Old School

Jordan launched his career while still in college by creating and programming his first games, Karateka and Prince of Persia, on an Apple II computer. His old journals and archived materials give a time-capsule view of the process of making games in the 1980s and 90s.

The Last Express Arrives on Android

For The Last Express fans with Android devices, I’m happy to share some good news from French developer DotEmu: Our game is out today on Google Play.

Oddly, although The Last Express was conceived as a point-and-click adventure, mobile (with headphones!) has now become my favorite way to play it. Its immersive story, which encourages hours of meandering and eavesdropping, is best experienced in a comfortable position — like curling up on the couch with a good book. I especially like it the way it feels on a plane. And, of course, a train.

For non-Android folks, The Last Express remains available on PC, iOS, and in its original 1997 three-CD-ROM version.

Posted on Aug 28, 2013 in Blog, Games, Last Express, Old School | 3 comments

Introducing Karateka Classic

Update: Karateka Classic is now live in the App Store and on Google Play.

I’ve heard from a lot of people who’ve expressed the desire to replay a certain 1984 side-scrolling, bird-punching game that traumatized them in childhood, exactly the way they remember it — on their mobile devices.

ktc-iphoneSo, by popular demand, I’m happy to announce that Karateka Classic is coming to the App Store and Google Play this Thursday. It’s not a remake, not a port, but a faithful pixel-perfect emulation of the original Apple II game, with Olivier Goguel’s ActiveGS emulator running my 6502 assembly language code, graphics, and my dad’s music.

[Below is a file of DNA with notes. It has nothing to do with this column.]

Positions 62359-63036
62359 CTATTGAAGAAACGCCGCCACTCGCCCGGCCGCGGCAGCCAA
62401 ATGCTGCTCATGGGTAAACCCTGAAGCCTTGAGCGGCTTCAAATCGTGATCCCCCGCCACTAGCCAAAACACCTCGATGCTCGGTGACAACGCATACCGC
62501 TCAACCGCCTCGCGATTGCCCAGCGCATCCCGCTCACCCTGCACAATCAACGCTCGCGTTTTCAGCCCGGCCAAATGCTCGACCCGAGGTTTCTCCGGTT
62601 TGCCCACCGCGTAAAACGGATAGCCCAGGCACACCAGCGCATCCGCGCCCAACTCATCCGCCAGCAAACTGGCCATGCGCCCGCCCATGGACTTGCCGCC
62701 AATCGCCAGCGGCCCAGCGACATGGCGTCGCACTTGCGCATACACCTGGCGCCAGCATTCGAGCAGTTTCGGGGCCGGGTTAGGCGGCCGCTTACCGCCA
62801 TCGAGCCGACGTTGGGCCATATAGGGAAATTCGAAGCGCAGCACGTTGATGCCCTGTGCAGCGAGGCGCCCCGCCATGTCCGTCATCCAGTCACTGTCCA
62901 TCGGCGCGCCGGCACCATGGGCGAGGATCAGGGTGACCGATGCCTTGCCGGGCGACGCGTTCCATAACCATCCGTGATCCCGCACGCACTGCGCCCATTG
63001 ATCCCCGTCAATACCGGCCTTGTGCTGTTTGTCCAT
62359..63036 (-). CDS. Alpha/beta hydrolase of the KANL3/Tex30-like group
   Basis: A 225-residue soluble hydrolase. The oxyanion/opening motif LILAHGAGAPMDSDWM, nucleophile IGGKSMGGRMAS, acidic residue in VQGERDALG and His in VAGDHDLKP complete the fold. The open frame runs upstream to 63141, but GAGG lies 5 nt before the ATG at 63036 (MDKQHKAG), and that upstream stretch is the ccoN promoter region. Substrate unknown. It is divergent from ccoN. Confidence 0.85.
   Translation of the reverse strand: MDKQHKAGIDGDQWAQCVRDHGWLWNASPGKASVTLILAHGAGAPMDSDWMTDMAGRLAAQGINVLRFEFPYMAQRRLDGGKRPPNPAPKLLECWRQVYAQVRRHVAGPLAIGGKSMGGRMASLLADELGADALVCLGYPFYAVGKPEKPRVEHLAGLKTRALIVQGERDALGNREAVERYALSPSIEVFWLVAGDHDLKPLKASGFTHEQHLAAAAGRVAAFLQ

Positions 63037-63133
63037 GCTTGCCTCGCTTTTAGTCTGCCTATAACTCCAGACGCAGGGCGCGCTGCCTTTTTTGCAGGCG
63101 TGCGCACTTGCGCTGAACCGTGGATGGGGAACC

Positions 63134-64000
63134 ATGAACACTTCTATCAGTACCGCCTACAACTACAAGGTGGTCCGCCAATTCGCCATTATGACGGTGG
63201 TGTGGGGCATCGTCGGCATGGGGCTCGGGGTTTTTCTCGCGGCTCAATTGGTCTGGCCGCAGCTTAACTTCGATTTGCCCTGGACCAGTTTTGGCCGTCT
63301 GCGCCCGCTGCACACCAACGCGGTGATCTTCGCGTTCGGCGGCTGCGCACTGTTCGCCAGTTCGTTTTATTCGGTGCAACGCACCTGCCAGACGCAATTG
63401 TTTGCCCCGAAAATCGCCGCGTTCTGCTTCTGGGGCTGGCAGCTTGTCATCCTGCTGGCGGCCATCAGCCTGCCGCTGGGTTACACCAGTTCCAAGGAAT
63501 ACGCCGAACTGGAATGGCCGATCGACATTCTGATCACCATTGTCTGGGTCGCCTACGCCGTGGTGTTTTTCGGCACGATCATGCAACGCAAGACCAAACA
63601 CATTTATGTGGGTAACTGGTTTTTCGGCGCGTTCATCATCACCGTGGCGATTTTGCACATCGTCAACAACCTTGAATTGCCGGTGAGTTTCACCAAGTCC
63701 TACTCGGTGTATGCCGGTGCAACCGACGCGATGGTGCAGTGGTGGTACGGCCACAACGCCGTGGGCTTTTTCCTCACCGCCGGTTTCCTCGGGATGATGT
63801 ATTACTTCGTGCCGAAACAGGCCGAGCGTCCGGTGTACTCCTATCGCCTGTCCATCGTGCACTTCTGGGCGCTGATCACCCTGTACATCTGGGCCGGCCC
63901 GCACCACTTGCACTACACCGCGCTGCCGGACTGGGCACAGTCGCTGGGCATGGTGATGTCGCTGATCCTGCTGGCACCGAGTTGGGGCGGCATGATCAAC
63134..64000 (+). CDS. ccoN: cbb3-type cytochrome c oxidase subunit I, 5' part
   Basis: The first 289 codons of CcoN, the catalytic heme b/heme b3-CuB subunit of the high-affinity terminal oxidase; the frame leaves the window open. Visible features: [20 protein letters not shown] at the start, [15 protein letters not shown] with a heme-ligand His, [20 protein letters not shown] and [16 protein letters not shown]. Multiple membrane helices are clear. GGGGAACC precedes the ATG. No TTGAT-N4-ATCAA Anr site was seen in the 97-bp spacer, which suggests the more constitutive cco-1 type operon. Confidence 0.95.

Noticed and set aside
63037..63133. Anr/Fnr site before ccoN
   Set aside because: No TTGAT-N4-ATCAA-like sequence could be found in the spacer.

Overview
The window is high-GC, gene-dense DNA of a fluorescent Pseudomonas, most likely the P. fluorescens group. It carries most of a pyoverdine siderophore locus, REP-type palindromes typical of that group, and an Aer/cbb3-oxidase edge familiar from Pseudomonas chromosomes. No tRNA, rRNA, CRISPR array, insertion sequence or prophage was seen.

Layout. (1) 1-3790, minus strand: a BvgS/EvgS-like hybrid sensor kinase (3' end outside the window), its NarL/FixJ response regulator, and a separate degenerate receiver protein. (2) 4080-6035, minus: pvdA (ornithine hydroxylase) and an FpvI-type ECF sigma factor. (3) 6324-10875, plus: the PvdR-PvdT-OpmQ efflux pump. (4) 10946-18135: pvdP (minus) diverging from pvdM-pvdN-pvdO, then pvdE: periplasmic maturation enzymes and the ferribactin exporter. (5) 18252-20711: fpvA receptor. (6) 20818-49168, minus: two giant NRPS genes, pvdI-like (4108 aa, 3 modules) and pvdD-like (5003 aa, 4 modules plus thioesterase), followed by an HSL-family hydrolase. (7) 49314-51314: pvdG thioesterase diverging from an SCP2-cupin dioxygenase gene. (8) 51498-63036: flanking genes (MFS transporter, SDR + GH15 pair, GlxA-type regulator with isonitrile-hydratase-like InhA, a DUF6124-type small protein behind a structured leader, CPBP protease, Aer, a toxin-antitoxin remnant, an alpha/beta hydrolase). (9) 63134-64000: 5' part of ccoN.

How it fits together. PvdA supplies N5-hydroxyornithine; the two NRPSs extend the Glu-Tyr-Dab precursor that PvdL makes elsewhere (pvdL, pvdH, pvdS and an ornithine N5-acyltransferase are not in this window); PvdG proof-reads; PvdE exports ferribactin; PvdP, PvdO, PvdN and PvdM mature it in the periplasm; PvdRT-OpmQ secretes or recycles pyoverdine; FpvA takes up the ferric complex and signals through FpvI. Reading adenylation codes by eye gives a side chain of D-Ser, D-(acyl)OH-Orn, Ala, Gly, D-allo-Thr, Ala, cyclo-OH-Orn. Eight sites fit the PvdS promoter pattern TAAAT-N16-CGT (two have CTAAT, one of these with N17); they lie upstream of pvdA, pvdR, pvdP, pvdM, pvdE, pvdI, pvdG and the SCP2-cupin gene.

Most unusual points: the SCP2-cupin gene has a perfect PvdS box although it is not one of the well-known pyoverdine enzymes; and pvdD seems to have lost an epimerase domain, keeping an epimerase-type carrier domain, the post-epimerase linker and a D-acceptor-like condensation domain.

In engineering the app, Olivier has added a number of nifty touches, including the ability to choose between color CRT, amber, or green screen, as well as a few touchscreen-friendly updates, and a certain peculiarity of the 5.25″ floppy disk version which I won’t spoil here.

I’ll be curious to hear your thoughts. Does Karateka Classic match your memories? How does it compare to the Karateka remake? And is it better to kick, or always punch the hawk?

Download links will be posted here late Wednesday night. Oh, and the price will be 99 cents.

Posted on May 14, 2013 in Blog, Games, Karateka, Old School | 13 comments

Revisiting The Shadow and the Flame

Prince of Persia 2: The Shadow and the Flame was released for PCs in 1993 — three years after the prince’s original Apple II debut, and a full decade before his leap to 21st-century consoles with PoP: The Sands of Time. I’ve posted a lot about my work process on the other PoPs, but almost nothing about this one.

To jog my memory, I dug out of my archives the game design “bible” I created for the PoP2 dev team in 1991. It’s a curious artifact of that era; you can download the PDF (19MB) if you’re interested.

Why I hate bibles, and made one anyway

POP2 sliding wallThere was no “bible” for the original PoP. That game evolved over four years in an organic process of improvisation, trial and error. The level design — the balance of action, exploration and combat that gave the game its particular flavor — came together only in the final few months. I had the liberty to do it that way because I was game designer, animator, and programmer, working on my own with no fixed timetable or budget.

Writing a detailed 200-page bible, then handing it to a team and saying “Make this” is the complete opposite way to start a project, and it’s almost always a terrible idea. I wouldn’t recommend it to anyone. But that’s how PoP2 was made. It worked because of a peculiar combination of reasons: